While it is accepted wisdom that competition gives rise to a thriving marketplace and makes affordable options available for a range of customers, here’s news that might turn that truism on its head. Researchers Thomas F Cooley, Ramon Marimon and Vincenzo Quadrini theorise that due to the burgeoning size of the financial market and the consequent rise in pay of the sector’s personnel over the past thirty years, the latter’s appetite for risk is on an upswing. With a lot of financial sector companies moving away from the partnership structure, there has been increased pressure on managers to outperform the competition. The researchers say this has translated into lesser commitment on part of managers towards the actual end investors, so much so that they are prone to making riskier investments.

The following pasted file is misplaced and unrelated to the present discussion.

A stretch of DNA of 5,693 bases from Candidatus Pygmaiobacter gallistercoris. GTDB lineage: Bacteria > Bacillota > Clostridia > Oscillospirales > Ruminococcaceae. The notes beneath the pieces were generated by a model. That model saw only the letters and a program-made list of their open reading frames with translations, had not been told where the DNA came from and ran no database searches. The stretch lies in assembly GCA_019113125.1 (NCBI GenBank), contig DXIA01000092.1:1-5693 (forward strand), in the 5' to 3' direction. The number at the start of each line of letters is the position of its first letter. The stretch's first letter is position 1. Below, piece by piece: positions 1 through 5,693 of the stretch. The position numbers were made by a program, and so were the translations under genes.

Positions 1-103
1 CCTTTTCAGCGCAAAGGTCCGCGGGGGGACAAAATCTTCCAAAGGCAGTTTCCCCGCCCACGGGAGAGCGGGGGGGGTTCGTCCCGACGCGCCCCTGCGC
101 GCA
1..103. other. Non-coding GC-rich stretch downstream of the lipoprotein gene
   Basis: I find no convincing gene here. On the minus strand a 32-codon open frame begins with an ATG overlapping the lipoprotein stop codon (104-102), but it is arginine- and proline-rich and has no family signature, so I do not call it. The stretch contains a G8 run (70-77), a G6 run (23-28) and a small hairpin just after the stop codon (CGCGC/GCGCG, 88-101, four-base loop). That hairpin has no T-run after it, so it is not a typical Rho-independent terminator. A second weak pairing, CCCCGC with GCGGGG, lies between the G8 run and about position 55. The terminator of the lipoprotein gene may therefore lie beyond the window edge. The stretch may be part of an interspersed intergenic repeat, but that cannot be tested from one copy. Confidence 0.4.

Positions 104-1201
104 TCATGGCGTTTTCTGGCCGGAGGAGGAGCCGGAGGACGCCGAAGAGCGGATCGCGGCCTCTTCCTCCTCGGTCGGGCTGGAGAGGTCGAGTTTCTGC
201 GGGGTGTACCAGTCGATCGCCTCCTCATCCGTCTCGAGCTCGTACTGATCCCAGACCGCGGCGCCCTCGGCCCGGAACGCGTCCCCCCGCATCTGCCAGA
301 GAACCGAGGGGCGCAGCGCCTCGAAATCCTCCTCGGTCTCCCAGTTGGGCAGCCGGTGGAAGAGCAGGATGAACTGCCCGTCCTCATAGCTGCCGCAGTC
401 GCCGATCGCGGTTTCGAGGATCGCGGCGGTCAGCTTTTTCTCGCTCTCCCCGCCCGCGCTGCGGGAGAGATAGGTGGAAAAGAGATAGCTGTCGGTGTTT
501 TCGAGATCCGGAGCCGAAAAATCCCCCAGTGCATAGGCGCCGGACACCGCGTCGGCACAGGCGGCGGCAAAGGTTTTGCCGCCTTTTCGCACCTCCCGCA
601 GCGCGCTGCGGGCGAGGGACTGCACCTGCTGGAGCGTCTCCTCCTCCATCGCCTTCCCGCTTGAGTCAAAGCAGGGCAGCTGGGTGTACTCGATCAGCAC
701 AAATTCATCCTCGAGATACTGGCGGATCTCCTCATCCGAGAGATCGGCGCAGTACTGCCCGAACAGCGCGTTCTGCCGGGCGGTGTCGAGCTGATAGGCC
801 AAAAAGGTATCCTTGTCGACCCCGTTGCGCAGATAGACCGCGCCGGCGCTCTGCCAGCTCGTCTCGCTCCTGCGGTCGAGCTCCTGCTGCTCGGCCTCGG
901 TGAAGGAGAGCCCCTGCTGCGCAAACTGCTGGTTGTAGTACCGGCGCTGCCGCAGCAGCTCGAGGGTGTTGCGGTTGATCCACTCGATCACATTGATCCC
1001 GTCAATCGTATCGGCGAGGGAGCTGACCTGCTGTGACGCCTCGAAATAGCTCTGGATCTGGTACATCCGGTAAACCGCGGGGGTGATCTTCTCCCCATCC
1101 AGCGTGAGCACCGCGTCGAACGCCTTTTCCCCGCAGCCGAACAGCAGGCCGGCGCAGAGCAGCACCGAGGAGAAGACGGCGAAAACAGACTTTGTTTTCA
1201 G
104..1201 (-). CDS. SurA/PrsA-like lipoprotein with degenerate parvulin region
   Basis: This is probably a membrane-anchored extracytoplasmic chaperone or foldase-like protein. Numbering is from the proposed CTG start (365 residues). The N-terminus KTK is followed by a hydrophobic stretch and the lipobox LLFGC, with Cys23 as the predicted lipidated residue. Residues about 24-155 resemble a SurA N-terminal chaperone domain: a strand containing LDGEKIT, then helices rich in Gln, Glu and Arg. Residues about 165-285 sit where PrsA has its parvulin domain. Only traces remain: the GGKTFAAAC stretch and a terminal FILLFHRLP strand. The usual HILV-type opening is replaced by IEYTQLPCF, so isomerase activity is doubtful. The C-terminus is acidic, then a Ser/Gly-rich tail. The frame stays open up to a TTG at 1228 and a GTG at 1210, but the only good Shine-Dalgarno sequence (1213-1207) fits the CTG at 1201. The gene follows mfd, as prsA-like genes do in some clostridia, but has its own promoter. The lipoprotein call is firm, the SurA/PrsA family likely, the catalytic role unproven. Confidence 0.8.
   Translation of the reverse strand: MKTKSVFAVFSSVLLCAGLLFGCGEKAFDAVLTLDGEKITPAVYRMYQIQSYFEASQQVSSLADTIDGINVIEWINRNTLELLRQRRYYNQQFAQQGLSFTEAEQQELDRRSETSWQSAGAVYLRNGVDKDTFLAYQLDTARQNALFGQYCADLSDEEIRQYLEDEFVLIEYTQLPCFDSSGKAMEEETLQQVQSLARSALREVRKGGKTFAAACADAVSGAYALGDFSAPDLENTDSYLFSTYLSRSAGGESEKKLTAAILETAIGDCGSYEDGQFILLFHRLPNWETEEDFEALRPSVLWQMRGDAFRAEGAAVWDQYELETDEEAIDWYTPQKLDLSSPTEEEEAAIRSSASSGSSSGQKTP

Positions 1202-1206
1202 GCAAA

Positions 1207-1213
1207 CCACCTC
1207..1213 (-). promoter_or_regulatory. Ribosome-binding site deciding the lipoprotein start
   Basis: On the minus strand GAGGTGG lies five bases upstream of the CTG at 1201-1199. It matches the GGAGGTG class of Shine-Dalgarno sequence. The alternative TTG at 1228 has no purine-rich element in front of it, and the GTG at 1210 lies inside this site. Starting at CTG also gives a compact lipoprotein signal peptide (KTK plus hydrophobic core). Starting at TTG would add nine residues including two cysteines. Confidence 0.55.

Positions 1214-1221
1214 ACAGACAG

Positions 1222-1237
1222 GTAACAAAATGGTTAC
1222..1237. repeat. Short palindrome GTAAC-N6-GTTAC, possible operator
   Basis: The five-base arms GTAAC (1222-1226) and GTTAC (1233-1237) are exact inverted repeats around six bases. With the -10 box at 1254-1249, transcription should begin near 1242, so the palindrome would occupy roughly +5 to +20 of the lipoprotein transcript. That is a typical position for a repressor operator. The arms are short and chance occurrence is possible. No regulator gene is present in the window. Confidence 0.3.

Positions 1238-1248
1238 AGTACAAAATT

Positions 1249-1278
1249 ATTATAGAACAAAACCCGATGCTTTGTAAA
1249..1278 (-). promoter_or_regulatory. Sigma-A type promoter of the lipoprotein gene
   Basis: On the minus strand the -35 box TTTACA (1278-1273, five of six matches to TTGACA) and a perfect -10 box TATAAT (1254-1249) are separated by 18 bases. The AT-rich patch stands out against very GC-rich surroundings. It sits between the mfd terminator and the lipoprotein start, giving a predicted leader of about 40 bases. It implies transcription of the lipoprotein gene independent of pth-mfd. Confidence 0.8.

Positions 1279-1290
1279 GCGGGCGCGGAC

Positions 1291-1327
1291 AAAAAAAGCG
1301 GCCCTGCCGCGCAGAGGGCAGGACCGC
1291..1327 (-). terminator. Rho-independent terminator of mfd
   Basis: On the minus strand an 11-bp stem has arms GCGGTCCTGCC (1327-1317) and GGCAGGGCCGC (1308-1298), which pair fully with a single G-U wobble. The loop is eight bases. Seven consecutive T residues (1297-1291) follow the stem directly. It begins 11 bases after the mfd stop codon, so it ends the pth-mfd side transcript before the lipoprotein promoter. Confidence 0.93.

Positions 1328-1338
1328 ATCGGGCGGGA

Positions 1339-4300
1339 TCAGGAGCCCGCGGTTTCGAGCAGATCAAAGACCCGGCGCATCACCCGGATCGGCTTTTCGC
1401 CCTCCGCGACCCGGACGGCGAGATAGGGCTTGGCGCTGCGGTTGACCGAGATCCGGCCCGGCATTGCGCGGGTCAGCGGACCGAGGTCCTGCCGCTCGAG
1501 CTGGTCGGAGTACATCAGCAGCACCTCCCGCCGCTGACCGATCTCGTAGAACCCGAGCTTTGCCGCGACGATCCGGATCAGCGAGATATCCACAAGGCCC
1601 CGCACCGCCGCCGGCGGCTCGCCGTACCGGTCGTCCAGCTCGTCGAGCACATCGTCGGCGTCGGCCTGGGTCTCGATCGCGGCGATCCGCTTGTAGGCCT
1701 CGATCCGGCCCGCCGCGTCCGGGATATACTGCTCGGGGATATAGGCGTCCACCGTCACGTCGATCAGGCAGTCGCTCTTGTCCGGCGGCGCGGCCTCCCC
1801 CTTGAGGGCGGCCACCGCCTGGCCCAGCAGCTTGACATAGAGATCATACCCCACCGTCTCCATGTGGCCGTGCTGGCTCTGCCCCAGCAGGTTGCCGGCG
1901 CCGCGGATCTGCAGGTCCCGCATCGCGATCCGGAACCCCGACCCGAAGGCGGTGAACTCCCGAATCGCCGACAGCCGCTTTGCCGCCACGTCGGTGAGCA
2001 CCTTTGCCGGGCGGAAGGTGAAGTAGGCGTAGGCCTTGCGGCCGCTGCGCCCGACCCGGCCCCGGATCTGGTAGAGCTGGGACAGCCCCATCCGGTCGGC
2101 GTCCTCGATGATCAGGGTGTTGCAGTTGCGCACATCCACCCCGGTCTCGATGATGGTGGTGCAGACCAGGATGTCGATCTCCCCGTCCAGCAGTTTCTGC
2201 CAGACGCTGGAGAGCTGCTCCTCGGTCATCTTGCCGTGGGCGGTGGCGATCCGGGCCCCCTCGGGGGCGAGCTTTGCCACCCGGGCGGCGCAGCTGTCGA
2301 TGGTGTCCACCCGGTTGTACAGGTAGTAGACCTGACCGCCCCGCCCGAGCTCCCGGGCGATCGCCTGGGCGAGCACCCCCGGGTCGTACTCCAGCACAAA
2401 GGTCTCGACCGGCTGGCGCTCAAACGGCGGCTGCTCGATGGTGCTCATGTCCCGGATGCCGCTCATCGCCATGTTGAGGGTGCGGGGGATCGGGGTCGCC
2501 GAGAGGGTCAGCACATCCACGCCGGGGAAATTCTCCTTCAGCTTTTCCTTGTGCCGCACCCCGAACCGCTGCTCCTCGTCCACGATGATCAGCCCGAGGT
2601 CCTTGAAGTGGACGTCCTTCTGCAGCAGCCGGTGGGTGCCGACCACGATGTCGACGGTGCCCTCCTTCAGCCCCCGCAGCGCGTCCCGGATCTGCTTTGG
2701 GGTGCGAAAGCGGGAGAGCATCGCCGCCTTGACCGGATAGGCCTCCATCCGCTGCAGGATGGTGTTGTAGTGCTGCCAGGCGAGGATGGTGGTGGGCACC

Is competition making managers blasÉ about risk?
Researchers find out if increased pressure on managers to outperfom is making them risk takers
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